Providing increased access for disabled people does not inherently provide access for all. Equitable use of the built environment is only truly possible by changing social attitudes, as well as physical structures.
The purpose of disability access, such as disabled toilets, disabled parking, and low counters is to provide better equality for disabled people. Disabled people fought for this access, but the fight to access them is still ongoing. True access is only possible if all disabled people who require the use of these facilities are given the right to without confrontation.
However, this is not the case. According to a survey conducted by Crohn’s and Colitis UK, 93% of people think that by challenging a “healthy-looking person” for using the toilet, they are “standing up for the rights of disabled people”. However, I interpret this as 93% of people whose knowledge of disability is constructed by misleading stereotypes that add to an even more exclusionary society for the vast majority of disabled people.
I don’t mean those who just have an invisible disability, but also those whose disabilities are visible but do not match the stereotype that society has become accustomed to. I have dwarfism and I have often been confronted for using the disabled toilet or even a lower counter, just because I am not a wheelchair user. In fact less than 10% of disabled people use a wheelchair, but people seem to think that the vast majority of disabled people are wheelchair users. This is because it is what is constantly conveyed to them through a myriad of information, including disability imagery, such as the International Symbol of Access. The International Symbol of Access is the well-known symbol for disability. It is a stick figure of a wheelchair user in side profile. It was probably created with good intention in order to denote access for all who needed it, but somehow society has taken the symbol all too literally.
But this is not the only problematic image. A quick search on Google, using the phase ‘disability access’, results in hundreds of pictures that are dominated by wheelchairs or wheelchair users. However my disability is more likely to come up if you google ‘circus’ or ‘freak show’. This creates an incongruous encounter when someone like me tries to access a space that provides better access.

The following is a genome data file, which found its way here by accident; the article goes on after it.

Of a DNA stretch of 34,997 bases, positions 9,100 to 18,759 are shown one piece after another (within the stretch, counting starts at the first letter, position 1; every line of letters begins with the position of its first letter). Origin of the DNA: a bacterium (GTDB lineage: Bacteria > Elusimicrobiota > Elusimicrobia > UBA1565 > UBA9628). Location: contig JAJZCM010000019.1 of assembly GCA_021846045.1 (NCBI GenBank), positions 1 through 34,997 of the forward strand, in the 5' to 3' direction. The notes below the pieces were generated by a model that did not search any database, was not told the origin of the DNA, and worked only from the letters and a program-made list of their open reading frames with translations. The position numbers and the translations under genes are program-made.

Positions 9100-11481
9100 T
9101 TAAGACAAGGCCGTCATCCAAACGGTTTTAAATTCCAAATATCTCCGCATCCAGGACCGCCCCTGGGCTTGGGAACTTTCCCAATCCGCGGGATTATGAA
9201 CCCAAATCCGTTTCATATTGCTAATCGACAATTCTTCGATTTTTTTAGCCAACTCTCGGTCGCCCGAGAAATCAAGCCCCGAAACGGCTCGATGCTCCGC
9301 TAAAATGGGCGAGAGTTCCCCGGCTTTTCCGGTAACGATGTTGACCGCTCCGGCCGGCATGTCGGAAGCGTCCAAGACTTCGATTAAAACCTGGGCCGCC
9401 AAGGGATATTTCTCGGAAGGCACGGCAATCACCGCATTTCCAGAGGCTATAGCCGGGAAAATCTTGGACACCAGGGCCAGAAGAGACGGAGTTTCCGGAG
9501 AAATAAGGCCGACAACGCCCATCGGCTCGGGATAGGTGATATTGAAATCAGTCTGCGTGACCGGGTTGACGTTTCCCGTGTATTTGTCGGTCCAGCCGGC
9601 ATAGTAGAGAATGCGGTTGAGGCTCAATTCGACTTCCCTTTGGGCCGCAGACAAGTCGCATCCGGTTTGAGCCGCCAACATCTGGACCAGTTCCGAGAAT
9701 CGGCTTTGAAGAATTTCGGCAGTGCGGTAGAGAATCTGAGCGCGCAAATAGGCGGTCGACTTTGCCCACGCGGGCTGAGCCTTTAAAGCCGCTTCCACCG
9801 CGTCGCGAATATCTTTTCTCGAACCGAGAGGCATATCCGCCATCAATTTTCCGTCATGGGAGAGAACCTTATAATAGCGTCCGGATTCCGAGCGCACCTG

People often tell me that I am not disabled, because somehow a person with dwarfism is ‘just short’. As a person with dwarfism I have to navigate and interact with a built environment that is created for the average sized person, and this is no easy task. To be able to use some of the disabled facilities that have been lowered, including counters and disabled toilets, gives me a glimpse into how the average-sized person gets too easily interact with their surroundings. However, I don’t truly know what it is like, as the average-sized person never gets told off for using something at their height and made to feel guilty for not using a counter that comes up to their forehead.
The average stature of a person with dwarfism is 4ft (121cm), whilst the average stature of a wheelchair user is 4ft 6” (137cm). This makes them taller than people with dwarfism, yet somehow people think I am taking advantage of when using a lower counter or accessible toilet, which has a lower sink and hand dryer. Lower counters are a required access need for wheelchair users because sitting in a wheelchair makes them shorter. I am also short, but unless I struggle to use the high counter I am a fraud who must be confronted or least made to know that I am in the wrong. Sometimes it is the shake of the head or the muttering under the breath that lets me know that I am in the wrong. Other times it is direct confrontation, which can be quite intimidating when the person is towering over you. I will defend my access needs, but sometimes wish I could go about my daily routine without confrontation.
When someone confronts a disabled person for trying to access a disabled space or facility they are hindering, not helping the drive for disability equality. I would like to be able to get out of my car without encountering the unwanted comments from people who seem to think that because I can walk I am not disabled. Each time I try and access a disabled space or facility I am aware that I am being judged and made to feel like a fraud because I don’t match their expectations, which are constructed by media images of disability.
It is about time that disability imagery became more inclusive. There are already signs on toilet doors in the UK that state under the International Symbol for Access that state “not every disability is visible”, but this is still not enough. We need to start including various disabled bodies in disability imagery, not just the ones that are easily identifiable for the audience. I’d like to see an image of a person with dwarfism accessing a low counter or just someone with a completely invisible disability stepping out of a disabled toilet being used for a company’s access guide.
Erin Pritchard is a lecturer in disability and education at Liverpool Hope University